WASHINGTON — Saving for retirement — and understanding your benefits — could get a lot simpler soon.
Older people could contribute more to their retirement savings. Part-time workers could find it easier to build retirement accounts. Small businesses could get help offering employees retirement accounts.
Congress is moving in a deliberate, bipartisan fashion to craft legislation that would do all that and more.
The changes, which lawmakers aim to be in effect next year, “would have a range of positive impacts for workers across the country, some of which could be substantial,” said Katie Selenski, executive director of the CalSavers Retirement Savings Board.
In California, about 7.4 million private sector employees 25-64, or 61%, have not had access to an employer sponsored retirement plan, said a 2019 study by Nari Rhee, director of the Retirement Security Program at the University of California’s Center for Labor Research and Education.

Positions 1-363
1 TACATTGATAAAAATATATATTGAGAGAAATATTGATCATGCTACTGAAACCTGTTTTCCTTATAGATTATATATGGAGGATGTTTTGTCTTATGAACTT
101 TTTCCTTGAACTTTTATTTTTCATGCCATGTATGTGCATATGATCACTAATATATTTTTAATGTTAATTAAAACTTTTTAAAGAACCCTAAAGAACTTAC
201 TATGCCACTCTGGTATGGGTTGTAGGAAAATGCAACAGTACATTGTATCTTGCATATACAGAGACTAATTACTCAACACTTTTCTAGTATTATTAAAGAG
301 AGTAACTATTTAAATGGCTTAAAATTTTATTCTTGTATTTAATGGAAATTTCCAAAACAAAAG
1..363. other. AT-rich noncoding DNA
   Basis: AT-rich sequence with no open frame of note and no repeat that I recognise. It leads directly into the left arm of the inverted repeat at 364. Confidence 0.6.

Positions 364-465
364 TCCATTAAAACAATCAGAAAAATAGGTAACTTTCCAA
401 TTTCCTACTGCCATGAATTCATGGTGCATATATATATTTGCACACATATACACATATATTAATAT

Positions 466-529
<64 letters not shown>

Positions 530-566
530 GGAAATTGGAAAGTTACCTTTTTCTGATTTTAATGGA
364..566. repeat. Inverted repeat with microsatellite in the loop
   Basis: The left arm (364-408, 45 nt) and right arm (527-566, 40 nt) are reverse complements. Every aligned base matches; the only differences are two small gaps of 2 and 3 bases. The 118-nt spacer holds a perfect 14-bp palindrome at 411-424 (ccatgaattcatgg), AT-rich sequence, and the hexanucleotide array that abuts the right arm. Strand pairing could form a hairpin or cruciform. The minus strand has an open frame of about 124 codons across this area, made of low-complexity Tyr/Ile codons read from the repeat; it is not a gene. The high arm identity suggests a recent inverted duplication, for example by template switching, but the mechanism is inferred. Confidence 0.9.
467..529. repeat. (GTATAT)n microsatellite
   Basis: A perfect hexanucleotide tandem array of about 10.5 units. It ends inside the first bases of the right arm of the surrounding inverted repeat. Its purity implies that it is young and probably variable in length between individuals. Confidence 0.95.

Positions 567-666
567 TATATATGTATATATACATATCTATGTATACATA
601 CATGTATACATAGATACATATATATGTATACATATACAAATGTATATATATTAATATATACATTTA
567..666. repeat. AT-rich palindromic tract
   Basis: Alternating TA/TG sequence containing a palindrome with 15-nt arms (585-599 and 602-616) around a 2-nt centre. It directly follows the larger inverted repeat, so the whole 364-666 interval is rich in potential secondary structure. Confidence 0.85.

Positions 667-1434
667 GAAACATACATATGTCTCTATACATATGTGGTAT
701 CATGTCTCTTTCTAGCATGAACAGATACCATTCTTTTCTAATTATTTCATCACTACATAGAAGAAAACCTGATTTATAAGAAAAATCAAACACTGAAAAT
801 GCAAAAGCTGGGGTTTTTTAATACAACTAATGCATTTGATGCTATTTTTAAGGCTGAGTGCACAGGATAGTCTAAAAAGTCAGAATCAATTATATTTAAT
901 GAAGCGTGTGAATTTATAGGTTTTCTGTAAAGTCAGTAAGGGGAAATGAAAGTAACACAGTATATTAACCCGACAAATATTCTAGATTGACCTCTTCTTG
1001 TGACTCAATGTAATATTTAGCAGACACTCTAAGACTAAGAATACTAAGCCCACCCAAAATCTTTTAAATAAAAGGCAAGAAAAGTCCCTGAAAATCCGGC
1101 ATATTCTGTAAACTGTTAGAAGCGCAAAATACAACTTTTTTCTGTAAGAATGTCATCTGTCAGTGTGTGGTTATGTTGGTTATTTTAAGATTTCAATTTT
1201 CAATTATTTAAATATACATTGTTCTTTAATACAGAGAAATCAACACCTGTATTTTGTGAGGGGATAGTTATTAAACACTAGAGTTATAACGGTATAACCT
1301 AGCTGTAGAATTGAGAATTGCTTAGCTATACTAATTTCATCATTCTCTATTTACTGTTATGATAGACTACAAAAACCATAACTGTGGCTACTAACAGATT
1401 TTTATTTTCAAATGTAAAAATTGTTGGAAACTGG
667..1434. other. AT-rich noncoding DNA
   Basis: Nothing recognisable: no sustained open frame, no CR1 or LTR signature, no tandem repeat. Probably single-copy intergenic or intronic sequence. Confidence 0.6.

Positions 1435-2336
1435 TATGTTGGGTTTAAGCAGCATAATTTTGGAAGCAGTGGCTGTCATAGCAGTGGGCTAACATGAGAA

Her research found that 54% of the state’s private sector employees did not have a retirement savings account or participate in a pension.
Rhee told The Sacramento Bee the House retirement reform legislation, which passed the House Ways and Means Committee on a voice vote last month, “tinkers around the edges of the retirement system and will thus have a modest impact on household retirement assets.”
The Senate is considering similar legislation with strong support from Democrats and Republicans.
All this is the latest installment of retirement reform that passed Congress easily in 2019, legislation that provided more incentives for employers to offer employees 401(k) plans and other options.
David Certner, AARP legislative counsel, noted that while the changes would be important, they tend to be incremental, so it’s not as though people will see sudden, dramatic changes in how they save for retirement or receive benefits.